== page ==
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Planning A New Computer Room

Technology is an important part of our lives and it’s sure to become even more important.  Most people use a computer on a daily basis to send email, print out forms, check their bank account, and much more.  As a result of this increasingly wired lifestyle, computer rooms and technology centers are becoming a frequent fixture in all kinds of locations.   Hotels, motels, schools, hospitals, and public libraries are making technology resources some of their basic offerings.  Before new computer equipment can be brought into a building, a correctly designed space needs to be prepared.

Several considerations have to be kept in mind when starting a new computer room design.  First, there needs to be adequate power sources; the wall outlets placed in the room have to be carefully placed with regards to the building’s overall electrical design.  Computer rooms tend to use large amounts of power which can overload the circuits if not balanced correctly.  Keep in mind that computer monitors, stereo speakers, and other auxiliary devices will need their own electrical supply.  Planning the power sources in a computer room should be done by an experienced electrical engineer.  This is especially true for older buildings that weren’t initially designed to supply the power required by modern computer room design.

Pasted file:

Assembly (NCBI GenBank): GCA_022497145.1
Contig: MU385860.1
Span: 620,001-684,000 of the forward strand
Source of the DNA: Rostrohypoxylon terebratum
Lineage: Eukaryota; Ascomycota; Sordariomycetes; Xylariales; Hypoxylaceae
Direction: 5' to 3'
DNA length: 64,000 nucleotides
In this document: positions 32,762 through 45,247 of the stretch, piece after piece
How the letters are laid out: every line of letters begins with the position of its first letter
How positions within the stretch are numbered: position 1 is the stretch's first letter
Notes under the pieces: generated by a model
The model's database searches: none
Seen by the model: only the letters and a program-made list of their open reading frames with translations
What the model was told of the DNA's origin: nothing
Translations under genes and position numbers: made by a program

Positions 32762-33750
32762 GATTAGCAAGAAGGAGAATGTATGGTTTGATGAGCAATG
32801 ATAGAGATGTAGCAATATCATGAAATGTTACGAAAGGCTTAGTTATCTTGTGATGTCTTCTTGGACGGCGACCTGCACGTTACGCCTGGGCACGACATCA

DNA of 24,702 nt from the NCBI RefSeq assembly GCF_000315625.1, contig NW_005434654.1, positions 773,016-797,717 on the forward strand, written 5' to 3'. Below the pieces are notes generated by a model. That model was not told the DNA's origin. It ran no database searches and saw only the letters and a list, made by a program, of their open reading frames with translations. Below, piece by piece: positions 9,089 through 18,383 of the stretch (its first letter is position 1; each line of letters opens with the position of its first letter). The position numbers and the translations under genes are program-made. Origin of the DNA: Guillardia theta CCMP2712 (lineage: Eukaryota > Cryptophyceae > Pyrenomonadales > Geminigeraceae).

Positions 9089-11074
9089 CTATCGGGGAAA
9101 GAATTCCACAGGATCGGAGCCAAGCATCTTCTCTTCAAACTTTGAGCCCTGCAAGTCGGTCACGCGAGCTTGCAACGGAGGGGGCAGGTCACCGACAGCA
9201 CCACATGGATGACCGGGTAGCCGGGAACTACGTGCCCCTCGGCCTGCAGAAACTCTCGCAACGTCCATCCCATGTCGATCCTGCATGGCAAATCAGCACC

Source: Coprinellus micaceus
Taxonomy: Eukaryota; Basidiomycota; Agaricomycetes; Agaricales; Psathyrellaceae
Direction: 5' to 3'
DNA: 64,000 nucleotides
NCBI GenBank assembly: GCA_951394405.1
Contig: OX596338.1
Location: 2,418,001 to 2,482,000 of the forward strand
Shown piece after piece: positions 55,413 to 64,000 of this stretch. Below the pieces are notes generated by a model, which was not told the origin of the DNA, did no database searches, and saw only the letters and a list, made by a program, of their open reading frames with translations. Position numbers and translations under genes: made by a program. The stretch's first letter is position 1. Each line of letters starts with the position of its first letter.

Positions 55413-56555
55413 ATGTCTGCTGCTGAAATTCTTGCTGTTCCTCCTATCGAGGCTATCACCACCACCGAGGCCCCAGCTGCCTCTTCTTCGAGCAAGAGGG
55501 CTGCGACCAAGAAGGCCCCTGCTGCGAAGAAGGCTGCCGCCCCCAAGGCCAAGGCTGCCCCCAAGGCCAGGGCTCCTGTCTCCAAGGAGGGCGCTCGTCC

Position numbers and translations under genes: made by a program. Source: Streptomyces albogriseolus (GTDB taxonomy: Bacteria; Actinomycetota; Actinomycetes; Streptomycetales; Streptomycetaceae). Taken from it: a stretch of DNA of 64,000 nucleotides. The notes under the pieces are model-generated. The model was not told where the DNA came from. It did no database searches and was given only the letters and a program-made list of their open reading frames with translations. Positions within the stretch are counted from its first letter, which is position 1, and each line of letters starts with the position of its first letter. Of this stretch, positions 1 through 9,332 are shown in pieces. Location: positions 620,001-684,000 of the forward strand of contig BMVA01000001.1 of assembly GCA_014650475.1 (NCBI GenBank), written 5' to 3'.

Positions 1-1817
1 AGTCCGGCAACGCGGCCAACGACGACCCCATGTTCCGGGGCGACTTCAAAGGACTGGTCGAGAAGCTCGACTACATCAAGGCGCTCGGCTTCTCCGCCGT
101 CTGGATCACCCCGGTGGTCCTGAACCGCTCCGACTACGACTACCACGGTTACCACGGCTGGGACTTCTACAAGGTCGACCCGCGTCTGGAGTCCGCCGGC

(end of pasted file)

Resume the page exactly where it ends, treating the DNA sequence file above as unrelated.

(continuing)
Technology selection is the next thing you should consider.  How many computers do you want to make available?  Will there be printers, copiers, fax machines, or scanners?  To a large degree, the equipment you place in the space will determine its use; further, the available equipment will also determine who uses it.  A computer room with a couple basic terminals will be used primarily by people wanting to check their email or social networking accounts.  Students will be drawn to spaces with available printers and scanners.  People wanting to do research will need word processing software available and ports for flash drives.

Not all computer rooms are intended for the public. Even in hotels, libraries, and schools where people are free to use a technology lab, there is likely to be another one or two computer rooms at work behind the scenes.  A building’s data center will have to be designed with as much care as user-oriented tech labs are.  Employees need to have their own work stations, too.

Your building’s computer room design will have a direct impact on who uses it and how.  To get the most out of the space you have available, plan the space carefully.  Think about how it would feel to a visitor; are you able to access the services you require?  You might find it helpful to consult with an architect or other design expert.  It’s also helpful to tour facilities similar to your own and see how computer room design has been accomplished in other locations.  That way you can get a good idea of what furniture, electronics, and other items are needed to create a useful and inviting space.

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